William Morris - a conservative revolutionary
On March 24th 1834,William Morris, a British painter, poet, socialist political activist, and manufacturer was born in Walthamstow, England. Coming from a wealthy bourgeois family, he made the struggle against capitalism, in both the arts and economics, the purpose of his life. Morris was to become the informal leader of the second generation of "Pre-Raphaelite" artists who were dedicated Romantics who tried to return the aesthetic ideals of the late Middle Ages in the face of the progressivist and rationalistic atmosphere of Victorian England.
Pre-Raphaelites against the modern world
An outstanding feature of the Pre-Raphaelite movement was that it originally was not only a phenomenon of the arts. Theorist of the movement, the critic John Ruskin, justified the aims of the movement, which were in his view the revival of the spiritual dimension in man, moral purity, a perfect expression of the aesthetic ideal of the sacred, the divine, caring and attentive attitude to nature, denial of the mechanistic and hyper-rationalist model of the Enlightenment. An aesthetic orientation towards the ideals of the past were combined, in Ruskin’s view, with attention to the problems of society, criticism of capitalism and support for socialist ideas, protection of workers' rights. In the book Unto This Last, Ruskin explicated his conception of Christian socialism.
These features are characteristic of all the British thinkers whom we might refer to as part of the paradigm of the "conservative revolution", who represented an orientation towards pre-Modern ideals with social criticism, rejection of capitalism and embracement of revolutionary radical agenda. Their world view was formed under the influence of the dual nature of the great Britain itself: Celtic and Germanic at the same time, once on the edge of the European world, where for a long time they held onto ancient customs and traditions, and yet later becoming the center of modernization, education, liberalism and the Industrial Revolution.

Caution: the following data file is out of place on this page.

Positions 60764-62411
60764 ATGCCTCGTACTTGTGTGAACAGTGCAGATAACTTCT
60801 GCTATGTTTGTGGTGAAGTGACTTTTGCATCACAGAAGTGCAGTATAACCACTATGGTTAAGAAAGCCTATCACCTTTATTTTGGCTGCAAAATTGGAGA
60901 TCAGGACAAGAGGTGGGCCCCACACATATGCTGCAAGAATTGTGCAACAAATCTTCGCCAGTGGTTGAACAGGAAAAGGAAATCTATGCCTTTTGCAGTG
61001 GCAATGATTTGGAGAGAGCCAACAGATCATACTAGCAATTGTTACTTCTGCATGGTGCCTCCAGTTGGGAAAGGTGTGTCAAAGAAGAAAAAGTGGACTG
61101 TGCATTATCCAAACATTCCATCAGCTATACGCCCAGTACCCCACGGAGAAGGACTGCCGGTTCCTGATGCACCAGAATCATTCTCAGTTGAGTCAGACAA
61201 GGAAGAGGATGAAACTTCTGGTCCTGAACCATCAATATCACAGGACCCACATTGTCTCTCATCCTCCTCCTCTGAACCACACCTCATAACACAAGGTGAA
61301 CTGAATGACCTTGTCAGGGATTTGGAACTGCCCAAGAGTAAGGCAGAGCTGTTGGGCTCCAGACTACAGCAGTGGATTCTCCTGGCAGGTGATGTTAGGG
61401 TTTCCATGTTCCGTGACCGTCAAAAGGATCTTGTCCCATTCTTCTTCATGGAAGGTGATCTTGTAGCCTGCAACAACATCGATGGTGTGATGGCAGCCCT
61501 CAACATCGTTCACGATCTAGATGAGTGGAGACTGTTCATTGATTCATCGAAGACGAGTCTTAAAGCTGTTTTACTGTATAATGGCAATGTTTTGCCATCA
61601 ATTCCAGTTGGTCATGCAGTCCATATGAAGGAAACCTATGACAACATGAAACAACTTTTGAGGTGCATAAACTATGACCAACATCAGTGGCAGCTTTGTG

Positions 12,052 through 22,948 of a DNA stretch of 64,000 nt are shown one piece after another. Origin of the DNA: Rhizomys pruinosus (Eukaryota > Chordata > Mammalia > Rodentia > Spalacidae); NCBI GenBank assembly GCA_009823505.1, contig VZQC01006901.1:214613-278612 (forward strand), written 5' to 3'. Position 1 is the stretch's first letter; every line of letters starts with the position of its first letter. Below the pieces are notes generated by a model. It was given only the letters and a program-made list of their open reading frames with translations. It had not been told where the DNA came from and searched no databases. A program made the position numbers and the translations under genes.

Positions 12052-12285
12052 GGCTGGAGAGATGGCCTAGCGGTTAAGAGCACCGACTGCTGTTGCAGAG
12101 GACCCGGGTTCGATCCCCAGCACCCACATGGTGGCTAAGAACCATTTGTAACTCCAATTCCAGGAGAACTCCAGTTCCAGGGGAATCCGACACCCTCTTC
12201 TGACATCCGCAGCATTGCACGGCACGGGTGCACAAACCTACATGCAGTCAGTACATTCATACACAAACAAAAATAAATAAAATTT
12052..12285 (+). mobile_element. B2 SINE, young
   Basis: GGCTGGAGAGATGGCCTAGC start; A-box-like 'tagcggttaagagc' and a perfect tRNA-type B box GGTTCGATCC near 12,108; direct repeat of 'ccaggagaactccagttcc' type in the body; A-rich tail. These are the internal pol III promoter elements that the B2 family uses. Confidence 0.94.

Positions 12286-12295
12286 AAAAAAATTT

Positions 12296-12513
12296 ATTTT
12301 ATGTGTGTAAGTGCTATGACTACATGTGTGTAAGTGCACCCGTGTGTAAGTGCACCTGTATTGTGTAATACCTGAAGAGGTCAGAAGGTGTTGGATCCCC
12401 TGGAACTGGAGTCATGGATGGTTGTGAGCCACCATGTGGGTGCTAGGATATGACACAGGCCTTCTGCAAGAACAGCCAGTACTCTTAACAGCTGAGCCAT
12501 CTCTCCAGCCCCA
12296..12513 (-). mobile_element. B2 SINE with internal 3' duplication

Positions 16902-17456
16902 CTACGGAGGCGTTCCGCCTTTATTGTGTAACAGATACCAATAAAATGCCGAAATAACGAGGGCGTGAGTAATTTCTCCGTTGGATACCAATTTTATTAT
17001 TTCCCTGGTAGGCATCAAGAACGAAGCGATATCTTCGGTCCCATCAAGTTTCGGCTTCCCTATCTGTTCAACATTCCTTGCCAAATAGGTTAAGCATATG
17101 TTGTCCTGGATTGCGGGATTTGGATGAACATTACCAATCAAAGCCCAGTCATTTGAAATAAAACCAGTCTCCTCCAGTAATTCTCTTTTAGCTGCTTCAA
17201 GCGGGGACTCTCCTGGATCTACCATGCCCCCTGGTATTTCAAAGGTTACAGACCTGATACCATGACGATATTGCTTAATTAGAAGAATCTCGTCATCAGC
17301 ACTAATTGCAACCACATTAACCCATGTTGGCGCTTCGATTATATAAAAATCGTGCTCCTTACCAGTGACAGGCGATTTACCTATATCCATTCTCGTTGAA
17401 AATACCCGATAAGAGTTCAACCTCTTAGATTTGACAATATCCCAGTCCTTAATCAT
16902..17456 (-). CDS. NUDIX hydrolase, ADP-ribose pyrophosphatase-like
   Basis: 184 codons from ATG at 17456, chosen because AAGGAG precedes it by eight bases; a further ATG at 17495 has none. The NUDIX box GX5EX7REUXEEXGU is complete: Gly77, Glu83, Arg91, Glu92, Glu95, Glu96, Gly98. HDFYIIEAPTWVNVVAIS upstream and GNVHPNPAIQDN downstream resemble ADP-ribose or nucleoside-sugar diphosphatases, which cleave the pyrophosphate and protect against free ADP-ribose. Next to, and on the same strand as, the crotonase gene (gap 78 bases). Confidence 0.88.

For the rest of Europe, technology and industrialization were understood as a disaster for the European spirit only in the 20th century (Spengler, Heidegger). In Britain, this idea it has become an integral part of the conservative-revolutionary tradition already in the 19th century. The British first experienced the bitter taste of modernity; hence the movement of the Luddites, anti-technicism of the Pre-Raphaelites, and later the understanding of technics as a form of black magic in the world of Tolkien.
In the work of Morris, this trend was particularly apparent. He, like Ruskin and Tomas Carlyle before him, paid special attention not only to the field of literature and art, but also criticized the capitalist system and industrial machine production. A feature of William Morris's connection of conservative and socialist concepts with the romantic ideal of the Middle Ages, social justice values, the merger of art, poetry, with political and economic activism.
Economic ideal of Morris
For a long time, Morris was considered the unofficial leader of the "Movement of Arts and Crafts". His main aim was the convergence of aesthetics and work, overcoming the industrialized impersonal production of the industrial age, that leads to the depersonalization of producer as well as the consumer of such goods, the transformation of work in the aesthetic and even (as it was in pre-Modern age) sacralized process. Morris was familiar with the works of Karl Marx, but he offered to solve problem of alienation, identified by socialist philosopher, by returning to manual labor and re-sacralization of production.